Out of 91 Apollo pharmacy outlets, 25 are AHEL owned. The target is to have 100 franchisee outlets, says Venkataraman. Each outlet will have a revenue target of Rs 10,000 per day and AHEL will charge 5 per cent as royalty or franchisee fee.
AHEL, in the meantime, is going ahead in acquiring 50.26 per cent equity in Duncan Gleneagles Hospitals, Kolkata. AHEL will buy out Duncan Industries and its associates' stake in the hospital for Rs 3 crore with Gleneagles, Singapore, holding its share.
Dr Reddy says 80 per cent of the construction work is over at the Duncan Gleneagles hospital and the balance will be completed soon. Some more investments will be needed towards equipment, as the existing ones are nearly four years old.
The hospital has a debt of Rs 67 crore that has to be cleared. Gleneagles will bring $10 million as subordinated debt. "Our plan is to make it a 350-bed hospital", he adds. The hospital will be renamed Apollo Gleneagles.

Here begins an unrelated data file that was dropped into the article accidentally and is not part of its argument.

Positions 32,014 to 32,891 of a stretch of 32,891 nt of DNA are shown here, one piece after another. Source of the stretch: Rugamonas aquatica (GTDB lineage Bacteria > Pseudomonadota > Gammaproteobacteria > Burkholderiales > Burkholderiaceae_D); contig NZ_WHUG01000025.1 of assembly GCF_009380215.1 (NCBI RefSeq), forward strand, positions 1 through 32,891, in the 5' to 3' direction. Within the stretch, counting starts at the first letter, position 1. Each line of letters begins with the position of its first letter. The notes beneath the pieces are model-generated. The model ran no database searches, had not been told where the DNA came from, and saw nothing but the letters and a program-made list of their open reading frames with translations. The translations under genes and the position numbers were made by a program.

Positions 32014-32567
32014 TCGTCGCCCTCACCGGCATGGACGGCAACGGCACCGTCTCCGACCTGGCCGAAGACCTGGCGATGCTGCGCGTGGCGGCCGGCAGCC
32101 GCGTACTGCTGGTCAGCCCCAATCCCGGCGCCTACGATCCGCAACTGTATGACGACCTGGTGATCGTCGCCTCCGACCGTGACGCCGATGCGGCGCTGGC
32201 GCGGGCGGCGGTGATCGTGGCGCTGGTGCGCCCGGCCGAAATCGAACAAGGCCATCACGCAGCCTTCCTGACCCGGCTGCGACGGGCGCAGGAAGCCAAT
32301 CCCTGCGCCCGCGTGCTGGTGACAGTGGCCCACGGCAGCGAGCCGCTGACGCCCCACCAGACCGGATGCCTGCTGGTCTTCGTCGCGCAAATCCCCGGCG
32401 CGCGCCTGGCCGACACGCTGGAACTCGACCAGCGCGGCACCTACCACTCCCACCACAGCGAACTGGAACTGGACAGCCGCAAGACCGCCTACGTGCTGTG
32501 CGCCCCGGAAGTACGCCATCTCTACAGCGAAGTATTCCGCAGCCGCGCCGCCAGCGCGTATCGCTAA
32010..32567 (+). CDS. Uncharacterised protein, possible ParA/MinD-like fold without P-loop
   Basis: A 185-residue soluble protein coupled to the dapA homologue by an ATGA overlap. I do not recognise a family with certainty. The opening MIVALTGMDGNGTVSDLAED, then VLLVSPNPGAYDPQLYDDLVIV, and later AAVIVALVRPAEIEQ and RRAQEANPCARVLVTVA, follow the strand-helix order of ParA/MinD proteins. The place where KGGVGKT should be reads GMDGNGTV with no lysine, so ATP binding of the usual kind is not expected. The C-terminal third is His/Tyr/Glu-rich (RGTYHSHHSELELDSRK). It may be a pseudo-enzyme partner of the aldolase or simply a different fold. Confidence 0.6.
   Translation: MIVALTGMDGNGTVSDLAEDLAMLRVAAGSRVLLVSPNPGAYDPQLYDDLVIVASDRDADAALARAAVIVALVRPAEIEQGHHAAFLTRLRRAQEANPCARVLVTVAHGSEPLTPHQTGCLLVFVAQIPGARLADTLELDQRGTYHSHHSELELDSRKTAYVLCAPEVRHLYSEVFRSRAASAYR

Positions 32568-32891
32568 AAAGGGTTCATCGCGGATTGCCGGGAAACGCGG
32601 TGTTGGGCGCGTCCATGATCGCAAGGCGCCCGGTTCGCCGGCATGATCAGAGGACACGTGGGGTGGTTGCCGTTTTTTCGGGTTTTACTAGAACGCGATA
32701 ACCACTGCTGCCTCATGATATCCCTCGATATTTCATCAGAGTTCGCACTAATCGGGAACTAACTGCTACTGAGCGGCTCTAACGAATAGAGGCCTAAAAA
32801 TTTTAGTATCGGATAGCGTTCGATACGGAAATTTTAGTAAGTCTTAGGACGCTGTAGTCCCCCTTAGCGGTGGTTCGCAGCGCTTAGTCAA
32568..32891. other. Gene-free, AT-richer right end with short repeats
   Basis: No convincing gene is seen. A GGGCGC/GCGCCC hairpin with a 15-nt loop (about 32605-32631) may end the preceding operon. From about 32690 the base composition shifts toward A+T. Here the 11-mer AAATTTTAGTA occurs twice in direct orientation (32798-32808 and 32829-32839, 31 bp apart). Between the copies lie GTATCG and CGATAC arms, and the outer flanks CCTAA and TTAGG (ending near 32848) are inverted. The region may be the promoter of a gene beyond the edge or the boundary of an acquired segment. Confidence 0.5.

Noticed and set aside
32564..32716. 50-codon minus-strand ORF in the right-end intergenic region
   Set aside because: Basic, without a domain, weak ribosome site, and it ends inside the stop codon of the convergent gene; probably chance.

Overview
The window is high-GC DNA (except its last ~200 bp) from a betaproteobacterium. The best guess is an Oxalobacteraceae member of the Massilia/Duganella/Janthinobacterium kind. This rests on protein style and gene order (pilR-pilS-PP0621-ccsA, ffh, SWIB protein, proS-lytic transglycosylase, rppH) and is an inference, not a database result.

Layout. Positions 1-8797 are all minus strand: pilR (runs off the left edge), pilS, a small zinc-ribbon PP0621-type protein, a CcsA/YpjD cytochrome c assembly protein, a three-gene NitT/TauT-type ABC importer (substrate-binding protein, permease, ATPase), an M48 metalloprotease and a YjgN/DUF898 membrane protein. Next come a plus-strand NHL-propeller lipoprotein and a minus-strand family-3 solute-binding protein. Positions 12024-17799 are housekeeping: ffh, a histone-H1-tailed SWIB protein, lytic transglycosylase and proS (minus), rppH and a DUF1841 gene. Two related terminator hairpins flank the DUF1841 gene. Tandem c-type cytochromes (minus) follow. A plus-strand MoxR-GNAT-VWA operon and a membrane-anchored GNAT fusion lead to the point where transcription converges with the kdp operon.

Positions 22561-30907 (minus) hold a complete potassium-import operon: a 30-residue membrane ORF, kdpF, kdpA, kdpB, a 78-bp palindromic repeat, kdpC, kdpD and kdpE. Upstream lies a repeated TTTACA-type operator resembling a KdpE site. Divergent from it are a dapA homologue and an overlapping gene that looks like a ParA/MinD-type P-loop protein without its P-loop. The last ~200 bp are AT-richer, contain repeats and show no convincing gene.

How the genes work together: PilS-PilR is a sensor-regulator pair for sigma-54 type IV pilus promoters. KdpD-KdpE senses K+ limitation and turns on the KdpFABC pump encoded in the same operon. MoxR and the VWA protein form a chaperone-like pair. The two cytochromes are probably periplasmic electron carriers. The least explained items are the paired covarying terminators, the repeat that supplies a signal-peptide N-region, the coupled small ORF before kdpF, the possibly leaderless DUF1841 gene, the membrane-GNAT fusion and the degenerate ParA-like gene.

While the Kolkata hospital will take some time, the AHEL-promoted joint-venture hospital in Colombo went on-stream recently. Built at a cost of Rs 135 crore, AHEL holds 31 per cent in the Lanka Hospital Corporations equity.
With competition increasing, foreign financial institutions are demanding more to enhance shareholders' wealth. They want AHEL to buy out the Delhi government's stakes in the 695-bed Indraprastha Medical Corporation, New Delhi, which owns the Indraprastha Apollo Hospitals, the world's fourth largest corporate hospital.
And this, in the current situation, is like finding a cure for AIDS. Is Dr Reddy ready to take the plunge? Wait and watch.